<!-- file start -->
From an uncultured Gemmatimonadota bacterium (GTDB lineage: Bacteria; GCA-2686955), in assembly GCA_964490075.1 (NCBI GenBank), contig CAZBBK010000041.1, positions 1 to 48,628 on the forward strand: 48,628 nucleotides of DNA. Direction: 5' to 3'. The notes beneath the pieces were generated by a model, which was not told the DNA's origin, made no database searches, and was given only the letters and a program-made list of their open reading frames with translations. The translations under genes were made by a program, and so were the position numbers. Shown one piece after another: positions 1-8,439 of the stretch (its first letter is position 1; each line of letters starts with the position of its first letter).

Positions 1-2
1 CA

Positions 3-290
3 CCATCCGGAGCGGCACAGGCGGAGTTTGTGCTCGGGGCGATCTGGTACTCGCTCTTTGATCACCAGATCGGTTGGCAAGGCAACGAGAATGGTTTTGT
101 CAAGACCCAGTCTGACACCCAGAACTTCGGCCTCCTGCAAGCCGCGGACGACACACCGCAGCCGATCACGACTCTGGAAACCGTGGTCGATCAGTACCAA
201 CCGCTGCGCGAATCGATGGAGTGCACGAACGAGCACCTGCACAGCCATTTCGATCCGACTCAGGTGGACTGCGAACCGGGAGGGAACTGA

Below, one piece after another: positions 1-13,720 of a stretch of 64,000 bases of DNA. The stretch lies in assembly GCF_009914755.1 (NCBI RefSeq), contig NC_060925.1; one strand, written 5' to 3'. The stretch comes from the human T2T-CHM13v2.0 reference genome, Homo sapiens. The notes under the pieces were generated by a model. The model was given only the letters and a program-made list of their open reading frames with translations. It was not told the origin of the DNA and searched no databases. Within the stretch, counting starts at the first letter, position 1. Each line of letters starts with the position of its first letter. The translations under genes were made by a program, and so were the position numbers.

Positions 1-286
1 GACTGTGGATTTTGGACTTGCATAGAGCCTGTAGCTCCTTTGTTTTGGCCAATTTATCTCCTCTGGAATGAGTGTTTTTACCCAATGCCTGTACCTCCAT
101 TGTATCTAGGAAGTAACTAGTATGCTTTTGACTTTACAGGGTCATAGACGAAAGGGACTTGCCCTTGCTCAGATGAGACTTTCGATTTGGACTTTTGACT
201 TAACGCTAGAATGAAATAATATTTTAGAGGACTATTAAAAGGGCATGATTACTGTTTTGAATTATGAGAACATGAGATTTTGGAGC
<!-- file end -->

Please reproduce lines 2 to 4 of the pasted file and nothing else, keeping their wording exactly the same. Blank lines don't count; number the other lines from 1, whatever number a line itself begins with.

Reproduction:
Positions 1-2
1 CA

Positions 3-290